Tracking MLS Coach of the Year: half a dozen names still in strong contention

5 Comments

With just five rounds of Major League Soccer play remaining, we might logically conclude that these races would begin sorting themselves out a bit more. The fringe candidates seem to be falling out of the Most Valuable Player sweepstakes, for instance.

Not so with Coach of the Year, where candidates seem to be adding their names to the list of potential candidates rather than tumbling off of it.

Here is a very loose ordering; the names here are widely interchangeable. That is, any of these names could move up quickly, depending on how things develop over the remaining five weeks of play.

1. Montreal’s Marco Schallibaum

The Impact is far from perfect under their first-year Swiss boss – as we all saw in last weeks’ surprising home loss to Columbus. But look how far they have come in less than one year under Schallibaum (pictured). Because while Jesse Marsch certainly did a credible job with last year’s expansion outfit in Canada, L’Impact sure wasn’t challenging for top spot in the East and even Supporters Shield in 2012.

2. Real Salt Lake’s Jason Kreis

Last week’s loss to Seattle was a set-back, but the fact remains that Kreis is getting the job done about a half-dozen youngsters that so many good MLS fans still know little about. Kreis said last week he is surprised at how quickly this group has come along. If they can bounce back at home this week against San Jose, they will remain right in the thick of Supporters Shield pursuit. (And don’t forget, they will be favored in next month’s U.S. Open Cup final.)

3. Colorado’s Oscar Pareja

It’s just so easy to overlook good things happening in markets that receive far, far less attention. And that’s Colorado, of course, the very opposite of a place like Seattle, where everything get so overstated. But how can you not respect how the Rapids, crunched by all those injuries early in 2013, kept such a steady course? Pareja has five top starters who are rookies officially, or just miss being officially designated so through MLS technicalities, and yet the club is third in the West. (And the West is the tougher conference this year.)

4. Portland’s Caleb Porter

His case looked significantly stronger a few weeks ago. Heck, we all might have handed him the doggone thing if we were deciding in June. But we’re not … and the Timbers just haven’t had the same edge over the last two months. Still, it shouldn’t diminish the bang-up job Porter has done, style-wise and results-wise – assuming the men of Stumptown hold things together and make the playoffs, which they should be able to manager.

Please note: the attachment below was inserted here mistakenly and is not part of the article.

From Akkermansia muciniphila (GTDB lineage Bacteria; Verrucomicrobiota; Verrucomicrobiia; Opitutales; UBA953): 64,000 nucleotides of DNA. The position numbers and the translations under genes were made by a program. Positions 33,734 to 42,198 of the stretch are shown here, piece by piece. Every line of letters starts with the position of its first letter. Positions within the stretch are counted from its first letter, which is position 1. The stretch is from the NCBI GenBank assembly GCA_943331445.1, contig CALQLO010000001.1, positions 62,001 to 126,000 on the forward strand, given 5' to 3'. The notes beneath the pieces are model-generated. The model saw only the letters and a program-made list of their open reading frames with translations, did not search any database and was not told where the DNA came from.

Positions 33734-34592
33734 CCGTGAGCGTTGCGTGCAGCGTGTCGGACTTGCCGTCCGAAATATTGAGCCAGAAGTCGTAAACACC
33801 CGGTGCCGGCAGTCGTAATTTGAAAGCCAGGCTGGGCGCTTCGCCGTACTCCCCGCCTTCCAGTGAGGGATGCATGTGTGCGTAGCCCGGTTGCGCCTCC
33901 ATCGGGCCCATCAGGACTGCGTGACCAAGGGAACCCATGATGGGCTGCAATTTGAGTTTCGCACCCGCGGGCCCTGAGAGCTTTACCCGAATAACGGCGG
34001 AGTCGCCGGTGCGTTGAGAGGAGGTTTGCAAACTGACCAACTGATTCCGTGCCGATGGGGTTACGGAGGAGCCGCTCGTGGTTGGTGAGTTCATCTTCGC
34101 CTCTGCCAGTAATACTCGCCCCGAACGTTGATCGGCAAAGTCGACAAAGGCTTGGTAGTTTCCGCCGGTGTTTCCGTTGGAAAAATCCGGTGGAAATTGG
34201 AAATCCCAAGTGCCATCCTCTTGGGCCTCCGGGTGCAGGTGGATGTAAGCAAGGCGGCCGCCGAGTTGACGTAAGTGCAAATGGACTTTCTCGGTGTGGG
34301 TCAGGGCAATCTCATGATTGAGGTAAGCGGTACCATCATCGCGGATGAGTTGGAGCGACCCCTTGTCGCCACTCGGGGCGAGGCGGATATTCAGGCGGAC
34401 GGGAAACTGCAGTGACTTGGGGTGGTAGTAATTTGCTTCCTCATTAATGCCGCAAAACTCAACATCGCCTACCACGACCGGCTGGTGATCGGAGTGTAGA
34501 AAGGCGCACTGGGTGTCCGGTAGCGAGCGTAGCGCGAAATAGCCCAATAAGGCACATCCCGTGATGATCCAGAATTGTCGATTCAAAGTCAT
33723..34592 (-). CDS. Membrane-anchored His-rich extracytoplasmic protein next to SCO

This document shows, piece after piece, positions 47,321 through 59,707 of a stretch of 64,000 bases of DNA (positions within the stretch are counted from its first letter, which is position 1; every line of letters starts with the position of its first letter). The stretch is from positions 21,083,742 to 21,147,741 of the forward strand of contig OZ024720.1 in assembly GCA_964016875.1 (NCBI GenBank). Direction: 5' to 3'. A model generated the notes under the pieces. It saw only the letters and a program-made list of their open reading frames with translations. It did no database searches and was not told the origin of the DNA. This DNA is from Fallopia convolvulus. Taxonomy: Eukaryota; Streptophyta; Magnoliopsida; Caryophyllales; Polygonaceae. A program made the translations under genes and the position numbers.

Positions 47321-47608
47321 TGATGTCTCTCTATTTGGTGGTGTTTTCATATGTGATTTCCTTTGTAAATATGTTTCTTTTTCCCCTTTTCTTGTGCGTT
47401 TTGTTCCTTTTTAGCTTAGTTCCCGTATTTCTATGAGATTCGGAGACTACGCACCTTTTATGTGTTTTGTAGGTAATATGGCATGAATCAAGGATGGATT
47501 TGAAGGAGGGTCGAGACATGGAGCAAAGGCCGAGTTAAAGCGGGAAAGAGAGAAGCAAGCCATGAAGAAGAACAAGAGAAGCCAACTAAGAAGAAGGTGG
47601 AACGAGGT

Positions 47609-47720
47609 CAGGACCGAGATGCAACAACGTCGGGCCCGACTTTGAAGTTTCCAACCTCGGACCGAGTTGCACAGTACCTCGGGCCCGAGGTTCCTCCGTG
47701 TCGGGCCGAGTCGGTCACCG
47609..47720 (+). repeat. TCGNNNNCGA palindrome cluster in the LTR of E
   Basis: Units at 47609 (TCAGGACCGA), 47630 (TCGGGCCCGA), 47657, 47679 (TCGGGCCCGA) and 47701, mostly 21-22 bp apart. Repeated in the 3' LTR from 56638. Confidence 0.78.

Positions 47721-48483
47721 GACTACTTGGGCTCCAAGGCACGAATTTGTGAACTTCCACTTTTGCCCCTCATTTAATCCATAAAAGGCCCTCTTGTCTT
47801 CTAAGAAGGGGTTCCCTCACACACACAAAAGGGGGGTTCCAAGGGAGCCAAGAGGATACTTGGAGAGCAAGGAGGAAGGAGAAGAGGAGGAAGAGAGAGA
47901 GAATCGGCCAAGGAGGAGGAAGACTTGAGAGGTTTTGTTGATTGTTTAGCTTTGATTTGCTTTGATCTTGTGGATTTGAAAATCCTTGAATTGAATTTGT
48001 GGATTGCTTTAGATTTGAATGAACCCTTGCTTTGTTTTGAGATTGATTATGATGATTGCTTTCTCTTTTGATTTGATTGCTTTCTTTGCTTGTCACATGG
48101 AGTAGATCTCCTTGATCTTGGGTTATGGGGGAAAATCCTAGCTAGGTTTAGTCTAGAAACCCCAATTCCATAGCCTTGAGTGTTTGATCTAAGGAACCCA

5. New York’s Mike Petke

The team is brimming with talent, of course, so they should be challenging for top spot in the East. Still, doesn’t Petke deserve to be on the list just for managing Thierry Henry and his Red Bull Arena-sized ego. I mean, didn’t the manager – in his first year as a professional head coach, remember – show us something by benching Henry two weeks back? I mean, talk about guts!

6. Seattle’s Sigi Schmid

Yes, a team with Eddie Johnson and Clint Dempsey up front, plus the league’s standard bearer holding midfielder, should be challenging for MLS hardware. But the Sounders did have questions to answer coming into the season. And this business of incorporating Dempsey, Johnson and Obafemi Martins is no slam dunk. If the Sounders win Supporters Shield (and Schmid’s team has the pole position at the moment) then their veteran manager has to be considered, at least.

(MORE: Tracking MLS Most Valuable Player)

Transfer Rumor Roundup: Fekir negotiations back on; Chelsea waiting on transfer targets; and more

Getty Images
Leave a comment

Could Liverpool get its star attacking midfield target after all?

That’s what seems to be the case, as the agent for Lyon and France midfielder Nabil Fekir told French TV channel LCI Monday evening that negotiations aren’t over between Liverpool and Lyon.

[ MORE: Latest 2018 World Cup news ] 

“He didn’t sign because um… it is not over! This is not the end of the story,” Fekir’s agent, Jean-Pierre Bernes reportedly said.

It was just two weeks ago when Lyon president Jean-Michael Aulas stated that Fekir, Lyon’s captain, would remain with the club for the upcoming season, after negotiations with Liverpool fell through. According to the Liverpool Echo, the Reds wanted a second opinion on a previous knee injury, and had balked at the $70 million price tag.

But now it appears Liverpool and Aulas could still be in conversations to try and find a mutually accepted fee.

At the same time, stirring up transfer drama is in Bernes interest, as it could drive other teams into the race to sign Fekir and raise his transfer fee, meaning more money to him, Fekir (if he gets a cut) and Lyon. Watch this space for more to come during and after the World Cup.

Here’s some more transfer rumors from across the Premier League and Europe:

(more…)

Japan upsets ten-man Colombia in Group H opener

Getty Images
Leave a comment

On paper, the 61st-ranked team in the world beating the 16th-ranked team in the world is a massive upset. But considering the circumstances within the game, perhaps this wasn’t an upset after all.

[ LIVE: World Cup scores ]